The 200 nautical mile economic boundary was drawn for the purpose of ending these war-like claims, and the rules would work if all nations respected them. China does not. I do agree with Obed that there is a test brewing between the US and China, and the Philippines is a chip now on the US side of the board. But not exactly in US hands. The Philippines represented herself well in the EDCA negotiations, forcing US concessions one after the other. US interest is open seas, free air flight, and defense of democracy and freedom . . . the form of government currently adopted by the Philippines. So to that last point, the US is FOR Philippine sovereignty and economic rights. China would not defend the Philippines for any reason that I can think of. Without question, China has taken an unfortunate set of steps that invite the US into the arena, militarily. If they wanted the resources in Philippine seas, they could certainly buy them at fair market value for a lot less than it costs to build air craft carriers and submarines and landing craft.

              Landing craft . . .

              Obed speaks strangely for a Filipino, I think, and I am skeptical as to his true allegiance. He has argued the Chinese line here in the past.

              • Well then, that is the way to go, diplomatically. LCPL_X and I have already made a proposal for the military preparedness while you were taking to the diplomats, Field Marshal McArthur. I would add keep Vietnam warm as an ally, which Noynoy is doing.

                As for Obed, I have a simple test for him: sagutin mo kami kaya ng Tagalog, puñeta!

                Eto lang ang tanong ko: ano ang huling sinabi ni Fernando Poe sa kanyang pelikulang “Iisa-isahin ko kayo”, at ano ang ginawa niya sa kanyang matinding kalaban sa huli?

              • Primer made the same argument for detente w/ China. I agree. But realistically, have a fall back, it’s that simple. If Obed can understand the concept of a fall back plan, then we’re in agreement.

              • Joe America says:

                The argument the Philippines made before the UN arbitration panel is that bi-lateral negotiations have been tried, but China’s starting position is the requirement to recognize Chinese sovereignty over disputed seas. Once that is done, negotiation about joint development can start. The Philippines (under President Aquino) has said we can’t negotiate under those terms. So this idea of “detente” carries with it a mandate to recognize Chinese sovereignty in the West Philippine Sea (those waters falling within the Philippine understanding of the UN-defined economic territory). So, given that, I disagree with the detente approach and agree with the Aquino law-based approach.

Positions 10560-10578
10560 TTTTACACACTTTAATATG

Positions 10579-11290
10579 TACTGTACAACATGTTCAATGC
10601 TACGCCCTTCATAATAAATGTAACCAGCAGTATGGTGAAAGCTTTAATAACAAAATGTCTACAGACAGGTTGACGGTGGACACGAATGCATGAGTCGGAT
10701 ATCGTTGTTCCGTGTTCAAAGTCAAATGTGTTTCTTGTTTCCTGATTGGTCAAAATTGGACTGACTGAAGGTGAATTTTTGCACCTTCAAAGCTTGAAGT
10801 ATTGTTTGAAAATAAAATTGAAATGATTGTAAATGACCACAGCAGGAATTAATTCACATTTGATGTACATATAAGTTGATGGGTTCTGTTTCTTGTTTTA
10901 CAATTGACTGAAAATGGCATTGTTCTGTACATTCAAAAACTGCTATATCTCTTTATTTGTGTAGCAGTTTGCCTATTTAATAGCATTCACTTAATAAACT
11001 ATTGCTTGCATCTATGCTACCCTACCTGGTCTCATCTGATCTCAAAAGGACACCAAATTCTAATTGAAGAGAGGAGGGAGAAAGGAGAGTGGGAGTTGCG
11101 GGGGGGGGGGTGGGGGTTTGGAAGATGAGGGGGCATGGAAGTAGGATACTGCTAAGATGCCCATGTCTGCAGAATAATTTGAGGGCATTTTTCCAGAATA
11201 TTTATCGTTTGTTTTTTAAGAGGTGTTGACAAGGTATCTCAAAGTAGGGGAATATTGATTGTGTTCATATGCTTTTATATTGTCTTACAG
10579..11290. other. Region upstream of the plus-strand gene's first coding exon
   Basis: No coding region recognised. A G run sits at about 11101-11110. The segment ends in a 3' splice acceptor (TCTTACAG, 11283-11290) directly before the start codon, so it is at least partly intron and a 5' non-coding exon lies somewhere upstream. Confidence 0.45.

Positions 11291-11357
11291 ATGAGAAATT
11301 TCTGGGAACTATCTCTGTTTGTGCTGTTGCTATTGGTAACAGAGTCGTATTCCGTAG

The gist of this blog is that there will be a UN decision. It will say that either the Philippines has rights out to 200 nautical miles, or does not. If the 200 NM guideline holds true, the next step will be to contest specific islands claimed by more than one party.

                I’d say this is unlikely to be concluded within the next President’s term. If Binay or Poe are elected, I think they will choose detente. If Roxas is elected, the court cases will continue and hopefully the US will represent a balance of power that will discourage overt Chinese adventurism. I don’t know what happens if China starts drilling in Philippine seas. I don’t know what happens if China tosses UN determinations aside.

                The point of the article is to prepare for any eventuality. Now. Don’t slough off until some magical “minimum credible defense” line is crossed.

              • Joes plan as the main way, negotiations with China but including Vietnam as fallback. That is my proposal for the diplomatic strategy. LCPL_X is that what you meant?

                That was about speaking softly. The big stick could be the stuff we just discussed.

              • ” LCPL_X and I have already made a proposal for the military preparedness “

                This was a short and simple meeting, now let’s talk about Bert‘s island paradise! Now that’s worth fighting for. You guys ever had this? Lots of it in Tawi-Tawi, does Bert have those on his island?

              • Obed says:

                Huwag ninyo akong talikuran, ako ay isda, kayo ang aking dagat.

              • Don’t remember eating that, I only went there one summer vacation to visit my folks.

                The Pacific coast of Albay province, the only thing more beautiful being Bikolanas.

                Bert, you have been to Malilipot for sure, do you know the “White House” there?

              • “Huwag ninyo akong talikuran, ako ay isda, kayo ang aking dagat.” Tagasaan ka sa Pinas? Masyadong pormal ang Tagalog mo, parang pinag-aralan.

                Kung Chinoy kang taga-Cebu, walang problema, pero kung tunay kang Intsik lumayas ka at huwag mo na kaming bantaan dito ulol. Alam mo ba kung ano ang huling kapitulo ng Sun Tzu? Ang paggamit ng espiya, malapit nang matapos ang pagsasalin, bistado kayo.

              • Obed says:

                Gusto k c fpj cmula pagkabata ko.. Sana my gumawa pa ng action films ngaun.. puru namn kasi kabekian ang pinapalabas wala man lng pangbarako at astig na panuorn.. puru namn hinayupak na kalandian ang pinapalabas.